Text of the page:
Directors General of National Police

Women in the Nicaragua National Police

With a one time high of nearly 35%, the Nicaragua National Police has one of the highest men to women ratios in the world. After sinking to a 17% low in the 1990s, the percent has climbed to the internationally competitive 30%. Despite this being a tough job for women, the women themselves and government find it very important due to protecting women and women's rights.[1]

Nicaragua National Police Gallery

References

[2]

  1. ^ http://www.inwent.org/ez/articles/192946/index.en.shtml
  2. ^ http://www.policia.gob.ni/ins-historia.html
This article was sourced from Creative Commons Attribution-ShareAlike License; additional terms may apply. World Heritage Encyclopedia content is assembled from numerous content providers, Open Access Publishing, and in compliance with The Fair Access to Science and Technology Research Act (FASTR), Wikimedia Foundation, Inc., Public Library of Science, The Encyclopedia of Life, Open Book Publishers (OBP), PubMed, U.S. National Library of Medicine, National Center for Biotechnology Information, U.S. National Library of Medicine, National Institutes of Health (NIH), U.S. Department of Health & Human Services, and USA.gov, which sources content from all federal, state, local, tribal, and territorial government publication portals (.gov, .mil, .edu). Funding for USA.gov and content contributors is made possible from the U.S. Congress, E-Government Act of 2002.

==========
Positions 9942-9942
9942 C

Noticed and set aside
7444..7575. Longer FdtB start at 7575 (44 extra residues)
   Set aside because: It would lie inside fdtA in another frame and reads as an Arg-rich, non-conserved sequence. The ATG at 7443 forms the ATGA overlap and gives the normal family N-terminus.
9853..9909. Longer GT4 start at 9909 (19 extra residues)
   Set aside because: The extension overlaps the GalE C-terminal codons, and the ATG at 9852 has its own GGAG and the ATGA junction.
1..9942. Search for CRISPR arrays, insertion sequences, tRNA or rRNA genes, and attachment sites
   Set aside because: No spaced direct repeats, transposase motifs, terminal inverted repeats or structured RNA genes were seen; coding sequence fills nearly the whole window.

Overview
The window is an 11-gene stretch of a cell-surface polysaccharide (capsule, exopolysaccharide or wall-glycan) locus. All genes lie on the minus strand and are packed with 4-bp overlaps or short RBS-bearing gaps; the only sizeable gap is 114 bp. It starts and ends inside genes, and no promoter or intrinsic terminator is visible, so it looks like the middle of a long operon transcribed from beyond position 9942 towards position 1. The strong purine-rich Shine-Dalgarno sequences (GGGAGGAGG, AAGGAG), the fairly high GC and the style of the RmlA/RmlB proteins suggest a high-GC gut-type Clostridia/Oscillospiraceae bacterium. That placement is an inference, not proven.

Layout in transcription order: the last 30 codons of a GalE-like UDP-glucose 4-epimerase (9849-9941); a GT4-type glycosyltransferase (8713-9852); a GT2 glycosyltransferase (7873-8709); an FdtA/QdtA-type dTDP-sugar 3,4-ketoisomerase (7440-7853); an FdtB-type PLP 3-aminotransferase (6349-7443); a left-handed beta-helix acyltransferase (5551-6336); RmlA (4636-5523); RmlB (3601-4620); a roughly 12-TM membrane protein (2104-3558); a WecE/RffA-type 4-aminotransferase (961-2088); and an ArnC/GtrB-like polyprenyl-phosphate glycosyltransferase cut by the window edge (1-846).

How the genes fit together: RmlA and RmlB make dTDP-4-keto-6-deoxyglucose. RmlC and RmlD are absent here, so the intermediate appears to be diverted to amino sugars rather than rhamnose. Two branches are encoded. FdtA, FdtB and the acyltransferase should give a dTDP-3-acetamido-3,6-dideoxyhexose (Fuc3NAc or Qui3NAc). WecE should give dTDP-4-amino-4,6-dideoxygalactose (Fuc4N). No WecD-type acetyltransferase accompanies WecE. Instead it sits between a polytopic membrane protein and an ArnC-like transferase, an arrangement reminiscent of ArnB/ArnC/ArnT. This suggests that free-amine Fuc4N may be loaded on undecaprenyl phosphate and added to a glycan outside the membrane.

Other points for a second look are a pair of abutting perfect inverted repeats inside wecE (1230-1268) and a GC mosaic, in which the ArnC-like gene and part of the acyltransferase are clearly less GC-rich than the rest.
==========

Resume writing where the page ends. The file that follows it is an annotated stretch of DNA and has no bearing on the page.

Crowd sourced content that is contributed to World Heritage Encyclopedia is peer reviewed and edited by our editorial staff to ensure quality scholarly research articles.
 
By using this site, you agree to the Terms of Use and Privacy Policy. World Heritage Encyclopedia™ is a registered trademark of the World Public Library Association, a non-profit organization.
 



Copyright © World Library Foundation. All rights reserved. eBooks from World Library are sponsored by the World Library Foundation,
a 501c(4) Member's Support Non-Profit Organization, and is NOT affiliated with any governmental agency or department.